A few months ago, I delved into the history of the Jacobite Rising of 1745 through Jacqueline Rider’s Jacobites (reviewed here). My quest for greater knowledge was more than sated, though it came with a deluge of minute detail. Curious whether I could find a more engaging narrative of the ‘45, I recently turned to Murray Pittock’s installment on Culloden in Oxford University Press’s Great Battles series. A short work of barely more than one hundred and fifty pages, Culloden unfortunately flew wide of my mark, yet surprised me in the best of ways.
None of those ways included Pittock’s treatment of the campaign of the Rising or the Battle of Culloden itself. Both of these are fairly standard regimental military history of the eighteenth and nineteenth centuries; I couldn’t escape minute details in Jacobites, and I couldn’t escape them here either. The progress of the battle in particular is a litany of commanders, regiments, battalions, companies, and numbers. This may be fine or even positive for a reader already acquainted with the battle or generally interested in this kind of military history, but for those who are not, it can be a bit of a nonsensical slog. Conversely, very few details are provided concerning the course of the ‘45 and the campaign that led to Culloden. Readers must come with a functioning knowledge of the Rising to even make sense of Pittock’s narrative and analysis.
Where Culloden fails as a general history of its eponymous battle, it succeeds brilliantly as an interpretation of historical memory and historiographical revision. Pittock claims that Culloden is the most mis-remembered battle outside of living memory, and it is hard to disagree. The significance and symbolism assigned to the battle have far-reaching and resonating consequences even today. The needs of a unified, modernizing British state and empire and, later, a neutered romantic Scottish nationalism have resulted in Culloden being portrayed as a clash between doomed, valiant Highlanders, armed only with broadswords and their own masculine courage, and the modern, professional, British (rather than English) army (a sentiment repeated mostly verbatim by many modern historians). The battlefield itself has since become a hallowed grave site and pilgrimage, though it took more than a century before Jacobitism was no longer considered too dangerous to profess openly. Pittock’s re-analysis of primary sources and examination of recent archaeology goes far in dispelling these notions, showing Prince Charles’ army to be a modern, professionally-drilled force almost universally equipped with firearms and not remotely a “Highland army” (if indeed the idea of ‘Highlanders’ as a separate culture is even valid). It is a pity that his other claims and refutations could not receive the same in-depth treatment rather than offhand dismissal.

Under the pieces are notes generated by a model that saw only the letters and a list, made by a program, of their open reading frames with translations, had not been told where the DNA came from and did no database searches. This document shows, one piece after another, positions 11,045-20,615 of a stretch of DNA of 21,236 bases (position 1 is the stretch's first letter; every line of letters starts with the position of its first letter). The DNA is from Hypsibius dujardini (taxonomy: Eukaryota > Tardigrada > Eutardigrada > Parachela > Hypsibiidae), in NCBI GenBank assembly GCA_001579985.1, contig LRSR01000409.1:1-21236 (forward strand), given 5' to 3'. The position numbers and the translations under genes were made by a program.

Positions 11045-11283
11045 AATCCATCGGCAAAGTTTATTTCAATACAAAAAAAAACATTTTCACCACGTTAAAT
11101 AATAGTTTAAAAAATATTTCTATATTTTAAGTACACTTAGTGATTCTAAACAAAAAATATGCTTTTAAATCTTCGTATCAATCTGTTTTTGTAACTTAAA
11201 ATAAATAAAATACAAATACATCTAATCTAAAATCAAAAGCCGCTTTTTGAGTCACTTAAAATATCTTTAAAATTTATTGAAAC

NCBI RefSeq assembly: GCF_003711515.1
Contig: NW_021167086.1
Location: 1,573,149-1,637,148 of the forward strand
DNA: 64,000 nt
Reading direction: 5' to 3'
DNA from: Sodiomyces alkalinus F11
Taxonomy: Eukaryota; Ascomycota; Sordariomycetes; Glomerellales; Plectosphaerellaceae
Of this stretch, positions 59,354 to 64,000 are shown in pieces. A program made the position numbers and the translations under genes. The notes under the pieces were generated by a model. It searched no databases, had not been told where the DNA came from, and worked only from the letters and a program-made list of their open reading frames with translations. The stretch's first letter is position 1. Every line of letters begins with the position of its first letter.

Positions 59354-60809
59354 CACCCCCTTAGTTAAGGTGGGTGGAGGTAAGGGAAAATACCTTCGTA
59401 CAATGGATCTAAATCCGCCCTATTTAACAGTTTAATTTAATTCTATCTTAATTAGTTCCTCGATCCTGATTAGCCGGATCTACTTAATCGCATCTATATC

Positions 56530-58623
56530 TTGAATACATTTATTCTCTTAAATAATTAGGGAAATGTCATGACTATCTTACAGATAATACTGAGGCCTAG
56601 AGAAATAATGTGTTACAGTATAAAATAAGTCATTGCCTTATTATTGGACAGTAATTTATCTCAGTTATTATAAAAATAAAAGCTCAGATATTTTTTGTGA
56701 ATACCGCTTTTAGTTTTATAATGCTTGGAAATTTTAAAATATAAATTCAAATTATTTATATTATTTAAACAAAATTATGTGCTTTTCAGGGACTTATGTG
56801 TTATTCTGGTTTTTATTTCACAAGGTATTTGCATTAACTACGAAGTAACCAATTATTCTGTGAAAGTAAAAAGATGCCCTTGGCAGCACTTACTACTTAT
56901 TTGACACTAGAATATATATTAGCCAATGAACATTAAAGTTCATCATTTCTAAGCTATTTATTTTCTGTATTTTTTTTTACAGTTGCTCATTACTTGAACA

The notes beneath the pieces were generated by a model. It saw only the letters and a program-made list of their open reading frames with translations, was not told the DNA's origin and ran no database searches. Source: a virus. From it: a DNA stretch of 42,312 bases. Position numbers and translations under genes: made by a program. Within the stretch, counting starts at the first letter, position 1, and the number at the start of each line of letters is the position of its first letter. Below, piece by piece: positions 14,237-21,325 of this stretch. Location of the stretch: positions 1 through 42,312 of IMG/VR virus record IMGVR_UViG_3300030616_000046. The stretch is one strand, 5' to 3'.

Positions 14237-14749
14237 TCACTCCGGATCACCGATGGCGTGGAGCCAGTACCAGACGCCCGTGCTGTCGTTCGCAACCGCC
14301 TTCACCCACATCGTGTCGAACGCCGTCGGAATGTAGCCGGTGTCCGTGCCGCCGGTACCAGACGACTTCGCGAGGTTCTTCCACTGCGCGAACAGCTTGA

Despite its brevity, Culloden is not for the faint of heart. If armed with prior knowledge, however, Pittock provides the reader a fascinating analysis of how this one relatively minor engagement has echoed and been used so powerfully throughout nearly three centuries.